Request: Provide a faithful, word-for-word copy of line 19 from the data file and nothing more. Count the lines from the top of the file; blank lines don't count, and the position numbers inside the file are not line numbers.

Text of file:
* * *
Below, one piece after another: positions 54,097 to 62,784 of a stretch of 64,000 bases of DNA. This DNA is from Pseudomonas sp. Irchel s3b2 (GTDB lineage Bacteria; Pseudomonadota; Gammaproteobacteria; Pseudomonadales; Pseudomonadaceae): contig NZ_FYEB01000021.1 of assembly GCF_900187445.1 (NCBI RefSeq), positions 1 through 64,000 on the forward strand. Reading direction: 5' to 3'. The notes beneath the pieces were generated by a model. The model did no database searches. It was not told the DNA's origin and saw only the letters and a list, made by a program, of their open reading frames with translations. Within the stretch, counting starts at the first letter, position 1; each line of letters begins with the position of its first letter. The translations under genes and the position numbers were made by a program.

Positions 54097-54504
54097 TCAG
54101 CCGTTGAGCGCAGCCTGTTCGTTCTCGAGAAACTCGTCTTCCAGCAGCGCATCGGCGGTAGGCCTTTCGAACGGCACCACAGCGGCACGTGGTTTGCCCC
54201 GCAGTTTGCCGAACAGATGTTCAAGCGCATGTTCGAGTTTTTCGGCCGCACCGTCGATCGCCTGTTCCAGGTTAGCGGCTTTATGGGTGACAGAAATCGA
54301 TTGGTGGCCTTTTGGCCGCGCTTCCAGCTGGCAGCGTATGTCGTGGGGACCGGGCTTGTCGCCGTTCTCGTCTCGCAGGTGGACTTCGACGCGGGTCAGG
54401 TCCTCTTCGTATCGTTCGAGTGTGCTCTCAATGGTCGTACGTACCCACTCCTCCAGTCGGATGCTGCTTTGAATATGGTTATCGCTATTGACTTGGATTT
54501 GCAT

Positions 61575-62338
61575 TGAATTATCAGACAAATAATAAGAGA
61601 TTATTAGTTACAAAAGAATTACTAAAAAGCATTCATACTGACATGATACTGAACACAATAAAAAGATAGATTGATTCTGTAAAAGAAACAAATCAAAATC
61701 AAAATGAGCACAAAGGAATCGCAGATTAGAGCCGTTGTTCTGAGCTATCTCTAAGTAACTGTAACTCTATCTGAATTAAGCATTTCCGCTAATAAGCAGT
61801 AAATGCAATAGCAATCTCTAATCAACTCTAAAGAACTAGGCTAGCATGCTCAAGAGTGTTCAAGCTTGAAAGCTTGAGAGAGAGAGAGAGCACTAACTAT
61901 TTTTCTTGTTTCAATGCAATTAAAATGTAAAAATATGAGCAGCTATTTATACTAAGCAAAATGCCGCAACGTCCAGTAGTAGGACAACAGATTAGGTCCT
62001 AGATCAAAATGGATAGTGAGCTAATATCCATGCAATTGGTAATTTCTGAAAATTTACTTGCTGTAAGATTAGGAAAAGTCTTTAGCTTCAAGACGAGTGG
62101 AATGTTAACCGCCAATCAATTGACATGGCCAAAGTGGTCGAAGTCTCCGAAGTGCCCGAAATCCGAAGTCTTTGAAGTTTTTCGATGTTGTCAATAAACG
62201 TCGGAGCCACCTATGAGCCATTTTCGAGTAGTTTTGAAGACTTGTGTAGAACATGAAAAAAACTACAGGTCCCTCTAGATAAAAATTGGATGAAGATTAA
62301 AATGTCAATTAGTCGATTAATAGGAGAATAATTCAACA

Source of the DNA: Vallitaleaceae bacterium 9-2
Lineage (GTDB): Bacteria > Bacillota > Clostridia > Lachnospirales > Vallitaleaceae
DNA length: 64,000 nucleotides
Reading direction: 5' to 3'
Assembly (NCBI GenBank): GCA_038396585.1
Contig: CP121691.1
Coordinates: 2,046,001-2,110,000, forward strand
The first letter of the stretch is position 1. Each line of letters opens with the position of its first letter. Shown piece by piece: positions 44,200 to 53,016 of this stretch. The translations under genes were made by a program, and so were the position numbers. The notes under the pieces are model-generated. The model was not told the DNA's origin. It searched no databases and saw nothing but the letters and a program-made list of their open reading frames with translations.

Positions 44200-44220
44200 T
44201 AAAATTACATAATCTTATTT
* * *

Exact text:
Source of the DNA: Vallitaleaceae bacterium 9-2